Impact of recombinant DNA technology on studies of bacterial pathogenicity.

G. Dougan, P. Morrissey

Research output: Contribution to journalArticleResearchpeer-review


Gene manipulation techniques along with other molecular approaches have aided studies on bacterial pathogenicity in a number of ways. Potential virulence determinants have been isolated from a wide variety of pathogenic bacteria and some of these have been characterized in order to determine their genetic organization and identify specific gene products. Proteins such as toxins, adhesins, extracellular enzymes and surface antigens have been analysed. Once a potential virulence determinant has been characterized opportunity exists for further manipulations to be undertaken. For example, natural toxoid producing strains have been constructed including organisms expressing high levels of E. coli heat-labile toxin B-subunit and cholera B-subunits. Gene fragments can be used as hybridization probes to screen for silent or related virulence genes. Mutated genes can be re-introduced into parental pathogenic bacteria, following manipulations in E. coli, to construct specific mutants. Examples of some of these approaches will be discussed.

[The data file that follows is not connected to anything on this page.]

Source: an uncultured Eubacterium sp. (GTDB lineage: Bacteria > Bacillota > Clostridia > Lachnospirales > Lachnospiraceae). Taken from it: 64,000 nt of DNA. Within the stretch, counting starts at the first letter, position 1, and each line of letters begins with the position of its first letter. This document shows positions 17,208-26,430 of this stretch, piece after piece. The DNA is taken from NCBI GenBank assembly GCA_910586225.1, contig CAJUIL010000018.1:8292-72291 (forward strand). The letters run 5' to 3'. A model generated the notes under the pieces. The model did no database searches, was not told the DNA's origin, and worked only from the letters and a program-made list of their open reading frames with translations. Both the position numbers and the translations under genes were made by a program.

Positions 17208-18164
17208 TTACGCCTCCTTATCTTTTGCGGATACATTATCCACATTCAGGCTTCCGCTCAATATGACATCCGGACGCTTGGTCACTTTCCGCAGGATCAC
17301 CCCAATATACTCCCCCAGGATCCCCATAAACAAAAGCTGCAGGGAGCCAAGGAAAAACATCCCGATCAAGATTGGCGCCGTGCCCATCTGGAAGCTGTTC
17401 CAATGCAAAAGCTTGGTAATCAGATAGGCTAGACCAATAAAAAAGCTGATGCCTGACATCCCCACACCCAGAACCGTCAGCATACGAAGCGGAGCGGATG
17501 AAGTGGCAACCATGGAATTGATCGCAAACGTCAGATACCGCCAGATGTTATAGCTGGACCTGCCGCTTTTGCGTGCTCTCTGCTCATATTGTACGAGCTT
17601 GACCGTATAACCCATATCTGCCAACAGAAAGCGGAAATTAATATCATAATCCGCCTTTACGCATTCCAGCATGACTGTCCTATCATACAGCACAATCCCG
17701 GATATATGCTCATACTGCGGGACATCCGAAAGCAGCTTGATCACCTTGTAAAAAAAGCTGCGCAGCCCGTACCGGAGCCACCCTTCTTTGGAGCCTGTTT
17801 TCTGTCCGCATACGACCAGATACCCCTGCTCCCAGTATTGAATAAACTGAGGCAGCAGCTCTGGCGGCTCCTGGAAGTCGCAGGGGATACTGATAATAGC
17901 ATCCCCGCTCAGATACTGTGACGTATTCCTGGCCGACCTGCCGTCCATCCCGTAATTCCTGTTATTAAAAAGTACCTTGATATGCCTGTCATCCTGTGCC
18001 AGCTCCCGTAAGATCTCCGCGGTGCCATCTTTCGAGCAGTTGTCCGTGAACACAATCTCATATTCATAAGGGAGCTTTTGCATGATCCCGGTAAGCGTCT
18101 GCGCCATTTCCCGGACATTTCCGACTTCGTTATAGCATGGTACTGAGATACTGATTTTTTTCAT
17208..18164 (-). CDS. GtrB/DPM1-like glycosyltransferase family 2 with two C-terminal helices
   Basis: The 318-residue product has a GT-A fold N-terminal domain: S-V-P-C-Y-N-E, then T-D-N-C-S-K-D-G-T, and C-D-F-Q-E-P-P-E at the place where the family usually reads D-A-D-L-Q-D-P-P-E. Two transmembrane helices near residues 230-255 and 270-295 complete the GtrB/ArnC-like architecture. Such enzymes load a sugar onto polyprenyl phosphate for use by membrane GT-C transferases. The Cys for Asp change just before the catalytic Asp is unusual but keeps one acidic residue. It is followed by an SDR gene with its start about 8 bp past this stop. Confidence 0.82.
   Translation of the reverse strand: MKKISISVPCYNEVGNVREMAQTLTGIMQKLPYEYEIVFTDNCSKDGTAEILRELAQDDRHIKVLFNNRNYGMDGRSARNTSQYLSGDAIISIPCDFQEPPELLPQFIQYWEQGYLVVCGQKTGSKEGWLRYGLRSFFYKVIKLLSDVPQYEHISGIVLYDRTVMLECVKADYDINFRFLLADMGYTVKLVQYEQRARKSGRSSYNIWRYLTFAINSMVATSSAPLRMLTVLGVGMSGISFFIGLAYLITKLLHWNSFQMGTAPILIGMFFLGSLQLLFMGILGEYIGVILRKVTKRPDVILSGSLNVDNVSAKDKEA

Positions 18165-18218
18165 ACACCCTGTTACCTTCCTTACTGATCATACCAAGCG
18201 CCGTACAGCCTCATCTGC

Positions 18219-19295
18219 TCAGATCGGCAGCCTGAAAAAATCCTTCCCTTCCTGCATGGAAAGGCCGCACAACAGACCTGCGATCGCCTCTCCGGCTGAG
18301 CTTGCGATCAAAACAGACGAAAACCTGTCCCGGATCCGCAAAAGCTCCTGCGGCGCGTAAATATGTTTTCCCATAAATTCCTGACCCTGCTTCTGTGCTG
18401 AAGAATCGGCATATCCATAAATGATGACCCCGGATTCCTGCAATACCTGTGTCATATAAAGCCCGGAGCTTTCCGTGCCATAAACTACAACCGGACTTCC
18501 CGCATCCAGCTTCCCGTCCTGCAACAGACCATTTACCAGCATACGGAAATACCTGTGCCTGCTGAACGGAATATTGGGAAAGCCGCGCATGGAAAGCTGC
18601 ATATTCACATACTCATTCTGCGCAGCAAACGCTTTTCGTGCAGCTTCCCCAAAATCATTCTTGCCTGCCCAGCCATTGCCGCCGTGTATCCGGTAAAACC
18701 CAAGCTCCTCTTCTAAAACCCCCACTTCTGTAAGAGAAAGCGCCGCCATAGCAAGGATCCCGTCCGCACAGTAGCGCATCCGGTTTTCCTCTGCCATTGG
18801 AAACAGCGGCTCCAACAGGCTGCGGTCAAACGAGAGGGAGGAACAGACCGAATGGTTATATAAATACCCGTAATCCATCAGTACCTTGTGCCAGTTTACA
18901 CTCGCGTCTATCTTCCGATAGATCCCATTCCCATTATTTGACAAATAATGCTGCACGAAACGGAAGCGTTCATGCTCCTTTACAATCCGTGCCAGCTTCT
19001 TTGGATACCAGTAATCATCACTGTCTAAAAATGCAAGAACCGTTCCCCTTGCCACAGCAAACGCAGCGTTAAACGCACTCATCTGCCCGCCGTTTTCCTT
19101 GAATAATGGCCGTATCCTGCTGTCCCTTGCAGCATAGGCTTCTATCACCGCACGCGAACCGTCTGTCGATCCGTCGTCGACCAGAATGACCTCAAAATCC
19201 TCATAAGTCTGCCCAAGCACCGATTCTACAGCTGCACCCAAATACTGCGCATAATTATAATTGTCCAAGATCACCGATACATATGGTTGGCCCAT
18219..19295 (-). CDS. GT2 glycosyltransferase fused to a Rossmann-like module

Original languageEnglish
Pages (from-to)43-49
Number of pages7
JournalDevelopments in Biological Standardization
Publication statusPublished - 1 Jan 1985
Externally publishedYes

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